UPDATE 9/26/28: Months after putting this post online, I’m continuing to receive complaints from CQ authors who say they haven’t been paid their royalties and are experiencing ongoing communications problems. It’s disappointing to see that these issues are continuing.

UPDATE 10/24/18: Complaints of nonpayment are continuing, and authors cite almost complete silence from Eugene Teplitsky and Alisa Gus. Extremely disappointing, especially in light of the assurances Eugene gave me about addressing the problems.

Meanwhile, WishKnish is still in beta, and Curiosity Quills, which was issuing anywhere from two to five books every month, has published nothing since last August, and has just one release scheduled for December. It remains open to submissions.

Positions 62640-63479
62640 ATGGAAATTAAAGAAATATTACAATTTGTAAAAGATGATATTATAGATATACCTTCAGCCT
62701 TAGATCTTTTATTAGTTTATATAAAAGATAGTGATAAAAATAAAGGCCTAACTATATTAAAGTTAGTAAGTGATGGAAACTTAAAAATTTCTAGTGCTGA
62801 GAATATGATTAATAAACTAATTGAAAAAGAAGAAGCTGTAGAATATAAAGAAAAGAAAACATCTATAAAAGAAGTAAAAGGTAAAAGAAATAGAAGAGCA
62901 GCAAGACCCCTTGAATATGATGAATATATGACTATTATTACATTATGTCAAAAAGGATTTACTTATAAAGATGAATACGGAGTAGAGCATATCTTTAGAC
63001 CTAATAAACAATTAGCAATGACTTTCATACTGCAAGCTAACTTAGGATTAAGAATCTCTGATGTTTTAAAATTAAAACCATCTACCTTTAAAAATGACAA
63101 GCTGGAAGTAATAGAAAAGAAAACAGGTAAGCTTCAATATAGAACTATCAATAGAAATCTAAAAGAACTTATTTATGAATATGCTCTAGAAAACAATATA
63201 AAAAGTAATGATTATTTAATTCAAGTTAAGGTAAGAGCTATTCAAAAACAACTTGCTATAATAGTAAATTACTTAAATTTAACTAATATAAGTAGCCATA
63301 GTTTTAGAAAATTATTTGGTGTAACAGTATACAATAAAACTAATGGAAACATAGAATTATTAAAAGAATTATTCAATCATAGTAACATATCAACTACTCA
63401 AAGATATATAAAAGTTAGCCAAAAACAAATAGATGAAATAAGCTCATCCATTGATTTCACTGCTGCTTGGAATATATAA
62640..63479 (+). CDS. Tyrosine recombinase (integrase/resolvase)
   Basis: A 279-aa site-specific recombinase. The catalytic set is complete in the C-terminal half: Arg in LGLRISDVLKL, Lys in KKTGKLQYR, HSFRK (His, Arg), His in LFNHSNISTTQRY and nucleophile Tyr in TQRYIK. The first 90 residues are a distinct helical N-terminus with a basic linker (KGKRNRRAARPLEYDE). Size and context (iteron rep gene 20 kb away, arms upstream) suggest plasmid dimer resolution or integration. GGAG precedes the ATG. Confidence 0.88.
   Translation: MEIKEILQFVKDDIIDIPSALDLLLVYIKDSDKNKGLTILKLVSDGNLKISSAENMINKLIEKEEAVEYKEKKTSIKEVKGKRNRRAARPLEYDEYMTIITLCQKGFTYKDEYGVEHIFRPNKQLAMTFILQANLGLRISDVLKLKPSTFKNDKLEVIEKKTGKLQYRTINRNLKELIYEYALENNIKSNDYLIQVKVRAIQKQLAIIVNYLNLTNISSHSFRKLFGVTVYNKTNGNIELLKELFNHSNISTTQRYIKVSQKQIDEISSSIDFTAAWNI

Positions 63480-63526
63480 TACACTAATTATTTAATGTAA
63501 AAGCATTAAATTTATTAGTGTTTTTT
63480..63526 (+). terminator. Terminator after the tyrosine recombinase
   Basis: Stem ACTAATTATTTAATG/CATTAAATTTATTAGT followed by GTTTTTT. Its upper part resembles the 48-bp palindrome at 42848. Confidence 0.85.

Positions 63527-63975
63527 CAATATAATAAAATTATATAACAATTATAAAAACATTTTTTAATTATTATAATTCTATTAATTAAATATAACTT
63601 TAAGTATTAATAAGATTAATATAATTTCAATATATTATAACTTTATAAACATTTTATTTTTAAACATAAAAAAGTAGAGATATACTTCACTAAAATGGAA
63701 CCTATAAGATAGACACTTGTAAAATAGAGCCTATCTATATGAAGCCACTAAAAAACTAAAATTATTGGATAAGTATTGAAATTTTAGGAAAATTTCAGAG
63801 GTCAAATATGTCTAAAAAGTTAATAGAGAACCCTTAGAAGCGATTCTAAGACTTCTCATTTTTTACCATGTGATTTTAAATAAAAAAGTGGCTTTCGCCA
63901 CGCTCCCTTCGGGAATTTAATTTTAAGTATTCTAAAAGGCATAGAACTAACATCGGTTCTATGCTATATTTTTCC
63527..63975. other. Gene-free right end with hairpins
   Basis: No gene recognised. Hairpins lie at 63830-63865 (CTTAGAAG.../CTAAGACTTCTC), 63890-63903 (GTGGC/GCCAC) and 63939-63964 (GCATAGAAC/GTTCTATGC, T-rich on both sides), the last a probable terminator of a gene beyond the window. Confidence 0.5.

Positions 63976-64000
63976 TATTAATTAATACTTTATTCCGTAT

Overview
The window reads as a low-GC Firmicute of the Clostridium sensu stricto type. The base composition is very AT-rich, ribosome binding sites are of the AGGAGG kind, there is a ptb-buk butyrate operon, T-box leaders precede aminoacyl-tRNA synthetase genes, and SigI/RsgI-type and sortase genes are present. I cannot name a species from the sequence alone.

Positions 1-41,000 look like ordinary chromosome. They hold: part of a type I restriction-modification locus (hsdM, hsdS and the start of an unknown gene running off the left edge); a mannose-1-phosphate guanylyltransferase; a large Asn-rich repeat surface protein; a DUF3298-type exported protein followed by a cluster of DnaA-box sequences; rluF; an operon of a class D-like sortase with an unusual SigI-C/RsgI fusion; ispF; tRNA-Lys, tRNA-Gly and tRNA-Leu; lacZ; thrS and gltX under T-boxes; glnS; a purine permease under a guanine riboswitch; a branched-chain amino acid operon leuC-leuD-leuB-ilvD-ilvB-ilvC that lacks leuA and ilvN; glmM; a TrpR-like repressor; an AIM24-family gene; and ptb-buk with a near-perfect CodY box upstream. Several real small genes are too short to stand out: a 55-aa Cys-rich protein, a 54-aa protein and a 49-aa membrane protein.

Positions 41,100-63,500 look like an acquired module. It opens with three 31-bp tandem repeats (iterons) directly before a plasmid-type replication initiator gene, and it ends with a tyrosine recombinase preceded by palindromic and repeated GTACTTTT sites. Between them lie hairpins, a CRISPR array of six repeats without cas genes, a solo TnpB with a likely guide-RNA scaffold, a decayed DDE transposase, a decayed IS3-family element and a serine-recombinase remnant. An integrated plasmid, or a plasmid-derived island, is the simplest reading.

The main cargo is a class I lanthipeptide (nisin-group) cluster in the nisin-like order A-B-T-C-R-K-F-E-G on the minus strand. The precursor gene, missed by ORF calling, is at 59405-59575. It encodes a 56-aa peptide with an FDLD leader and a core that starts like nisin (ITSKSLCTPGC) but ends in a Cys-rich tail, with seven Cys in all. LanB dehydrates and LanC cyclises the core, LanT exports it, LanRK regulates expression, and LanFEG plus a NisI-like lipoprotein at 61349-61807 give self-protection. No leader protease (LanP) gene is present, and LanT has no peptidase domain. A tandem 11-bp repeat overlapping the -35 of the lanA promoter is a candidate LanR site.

UPDATE 11/27/18: CQ appears to be selling audio rights without notifying authors. I’ve seen statements from several CQ authors who say they only found out that their books were being, or had been, made into audiobooks through outside sources. CQ authors would be well-advised to check to see if their books are available at Audible and Tantor.

UPDATE 12/17/18: “My publisher is a mess. ‘Stealing my money’ a mess.” CQ author Richard Roberts speaks out.

UPDATE 1/4/19: Things are not looking good. I’m hearing from authors that Clare Dugmore, the Marketing Director, and Andrew Buckley, the Acquisitions Manager, have left the company because of lack of payment, and that Eugene Teplitsky has completely stopped responding to emails, messages, and posts in the CQ Facebook group. Editors and designers are telling authors that they haven’t had new assignments–or been paid for assignments they did do–in months.